Sold for $904,334 (€700,000) at 2012 RM Auctions at Monaco. Coupe
Chassis #: 08020
At the Paris Motor Show in November 1973 Ferrari would unveil its first production model to feature Bertone body styling instead of the usual Pininfarina. The car was also not called a Ferrari, at least not straight-away. Boasting of a mid-engined V8 engine that would become the pattern for a majority of Ferrari models in the future, the Dino 308 GT4 would be controversial with its angular body. However, Ferrari would see a serious contender in the Dino 308 GT4, one capable of combating the much vaunted Porsche Carrera 2.7 RS.
When completed and production of the 308 GT4 began, there were no plans to make it for anything but the street. However, the layout and design of the car, including the 220+ bhp produced by the 3.0-liter V8, certainly made more than one person think about the car as a potential competition model.
One of those that believed in the car as a potential competitor on the track would be the United States Ferrari importer Luigi Chinetti. Chinetti, in turn, would look to Ferrari collector and FCA member, Bill Schanbacher, to commission a competitive version of the 308 GT4. The car was to be based upon an existing example and was to be built to Le Mans specifications. This would end up being a 'one-off' project and would make use of chassis 08020. And it would be this chassis that would be offered at the RM Auctions event held in Monaco in 2012.
Chassis 08020 would remain at the Maranello factory after it was completed. The Ferrari factory would then set about lightening the car. All unnecessary items would be removed to save weight. The steel body panels would give way to plastic and the windows, all except for the windscreen, would come to be replaced with Plexiglas.
The DOHC V-8 engine would then undergo modification. After some tuning and tweaking, the 3.0-liter engine would come to produce 300+ bhp. A good deal of this horsepower number would come from the tuning of the four Weber 40 DCNF carburetors installed and the competition-spec pistons and rods.
The modifications would keep coming. To the body, the major modifications would include a large front air dam and an extra larger rear spoiler. Handling being so very important, the car's bodywork would feature much more substantially flared wheel arches to accommodate larger wheels to improve the car's handling. The handling of the car was further enhanced with larger-capacity Ferrari Berlinetta Boxer brake master-cylinders added.
When it was all said and done, the car would be loaded and would head off to Le Mans to take part in the 1974 24 Hours of Le Mans. However, when the car arrived the N.A.R.T. would find there to be a little problem. The car was yet to receive FIA homologation. As a result, the car would be forced to run in the prototype class. Obviously, the car would be at a serious disadvantage. Still, with drivers Gagliardi and Lafosse, the car would qualify 38th. This was impressive considering the fact the car had literally just been finished just before the start of qualifying.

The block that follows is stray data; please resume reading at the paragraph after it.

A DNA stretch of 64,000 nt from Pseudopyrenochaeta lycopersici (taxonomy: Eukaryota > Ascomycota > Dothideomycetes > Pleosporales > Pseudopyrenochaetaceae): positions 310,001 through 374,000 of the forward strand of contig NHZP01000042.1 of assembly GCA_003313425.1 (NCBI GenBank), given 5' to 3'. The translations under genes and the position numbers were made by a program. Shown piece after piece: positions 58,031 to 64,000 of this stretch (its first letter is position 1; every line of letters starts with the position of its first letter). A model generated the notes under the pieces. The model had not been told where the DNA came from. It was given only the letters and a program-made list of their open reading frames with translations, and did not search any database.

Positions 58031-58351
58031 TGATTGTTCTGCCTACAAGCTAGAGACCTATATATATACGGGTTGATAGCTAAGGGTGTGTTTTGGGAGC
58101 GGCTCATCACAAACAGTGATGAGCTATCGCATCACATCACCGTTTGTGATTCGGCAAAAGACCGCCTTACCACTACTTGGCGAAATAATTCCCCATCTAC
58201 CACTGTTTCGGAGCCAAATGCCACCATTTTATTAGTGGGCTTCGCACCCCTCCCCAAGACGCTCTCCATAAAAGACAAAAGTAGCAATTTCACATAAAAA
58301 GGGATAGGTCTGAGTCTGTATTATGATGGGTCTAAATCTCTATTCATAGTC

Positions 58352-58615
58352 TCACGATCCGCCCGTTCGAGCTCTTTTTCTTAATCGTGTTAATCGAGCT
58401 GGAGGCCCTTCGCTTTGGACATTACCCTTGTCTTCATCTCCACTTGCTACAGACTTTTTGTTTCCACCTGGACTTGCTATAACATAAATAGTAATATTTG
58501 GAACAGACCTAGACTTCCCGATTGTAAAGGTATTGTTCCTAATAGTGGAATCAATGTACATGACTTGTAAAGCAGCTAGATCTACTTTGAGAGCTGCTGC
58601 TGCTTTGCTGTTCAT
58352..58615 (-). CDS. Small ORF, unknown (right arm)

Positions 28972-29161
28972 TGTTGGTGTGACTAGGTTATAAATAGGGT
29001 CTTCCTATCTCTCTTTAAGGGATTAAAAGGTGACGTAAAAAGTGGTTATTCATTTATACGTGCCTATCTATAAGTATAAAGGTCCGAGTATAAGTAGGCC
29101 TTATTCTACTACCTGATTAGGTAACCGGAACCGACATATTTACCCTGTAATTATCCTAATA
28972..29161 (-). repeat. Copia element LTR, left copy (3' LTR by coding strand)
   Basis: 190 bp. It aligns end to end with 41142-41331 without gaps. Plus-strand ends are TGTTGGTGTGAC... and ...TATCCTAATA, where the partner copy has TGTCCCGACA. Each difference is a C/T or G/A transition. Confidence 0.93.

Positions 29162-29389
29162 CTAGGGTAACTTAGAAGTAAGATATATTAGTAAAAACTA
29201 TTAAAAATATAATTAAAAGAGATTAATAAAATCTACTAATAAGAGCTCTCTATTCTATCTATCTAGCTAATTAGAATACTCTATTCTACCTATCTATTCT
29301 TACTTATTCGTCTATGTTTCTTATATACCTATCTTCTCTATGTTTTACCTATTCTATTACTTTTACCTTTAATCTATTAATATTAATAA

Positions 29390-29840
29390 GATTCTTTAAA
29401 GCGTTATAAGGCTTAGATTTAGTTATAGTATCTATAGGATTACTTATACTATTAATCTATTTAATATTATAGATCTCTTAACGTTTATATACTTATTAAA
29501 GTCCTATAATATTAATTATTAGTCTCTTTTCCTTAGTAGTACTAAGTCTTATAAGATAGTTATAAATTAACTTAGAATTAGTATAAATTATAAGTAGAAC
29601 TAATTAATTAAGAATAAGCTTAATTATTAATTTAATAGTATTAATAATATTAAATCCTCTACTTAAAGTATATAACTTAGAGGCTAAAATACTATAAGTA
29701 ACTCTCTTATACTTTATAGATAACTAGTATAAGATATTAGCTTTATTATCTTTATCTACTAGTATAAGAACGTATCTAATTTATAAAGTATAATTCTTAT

Unfortunately, during the race, failure with the clutch would severely limit the 308 GT4/LM's Le Mans experience. Due to the clutch failure, the race would be over after just 30 laps.
In 1975, the car would be back at Le Mans. However, despite Chinetti's best efforts to get the car appropriately listed in the GT categories, the car would again be forced to compete in the prototype class. And as a result of the placement in the prototype category it would be determined its qualifying speed was too slow to start the race.
Following the frustrating Le Mans experience, Chinetti would keep 08020 for a period of time before he eventually sold it to Howard Torman of the United States. Torman would maintain possession of the car until the late-1990s when he decided to sell the car to its next owner.
While in the possession of the current owner, the car would be returned to running condition. This would involve having the car rebuilt by a marquee specialist in order to maintain its period correct features.
Considered in perfect condition following the rebuild, the car would be sent back to Maranello to receive the highly-coveted Ferrari Classiche. Attested to and confirmed to be 'Ferrari Works' in origin, 08020 would receive its Classiche certification.
Following the classification with the Ferrari factory, the chassis would finally embark on the racing career it was always intended to experience. Taking part in such events as the 2004 Ferrari Days event held at Spa-Francorchamps and having entries in the 2004 and 2006 Le Mans Classic, the N.A.R.T. 308 GT4 finally began to enjoy the kind of competitive racing it had been originally commissioned.
Presented today in its period Le Mans racing livery, this 'one-off' is certainly an interesting piece of Ferrari and N.A.R.T. motor racing history. Never allowed to take part as it should have, this 308 GT4 remains a car of particular note. And, as such, the car would be estimated to garner between €725,000 and €825,000 prior to auction.Sources:
'Lot No. 323: 1974 Ferrari 308 GT4/LM', (http://www.rmauctions.com/FeatureCars.cfm?SaleCode=mc12&CarID=r336). RM Auctions. http://www.rmauctions.com/FeatureCars.cfm?SaleCode=mc12&CarID=r336. Retrieved 4 January 2013.
Wikipedia contributors, 'Ferrari GT4', Wikipedia, The Free Encyclopedia, 3 November 2012, 16:10 UTC, http://en.wikipedia.org/w/index.php?title=Ferrari_GT4&oldid=521218691 accessed 4 January 2013 By Jeremy McMullen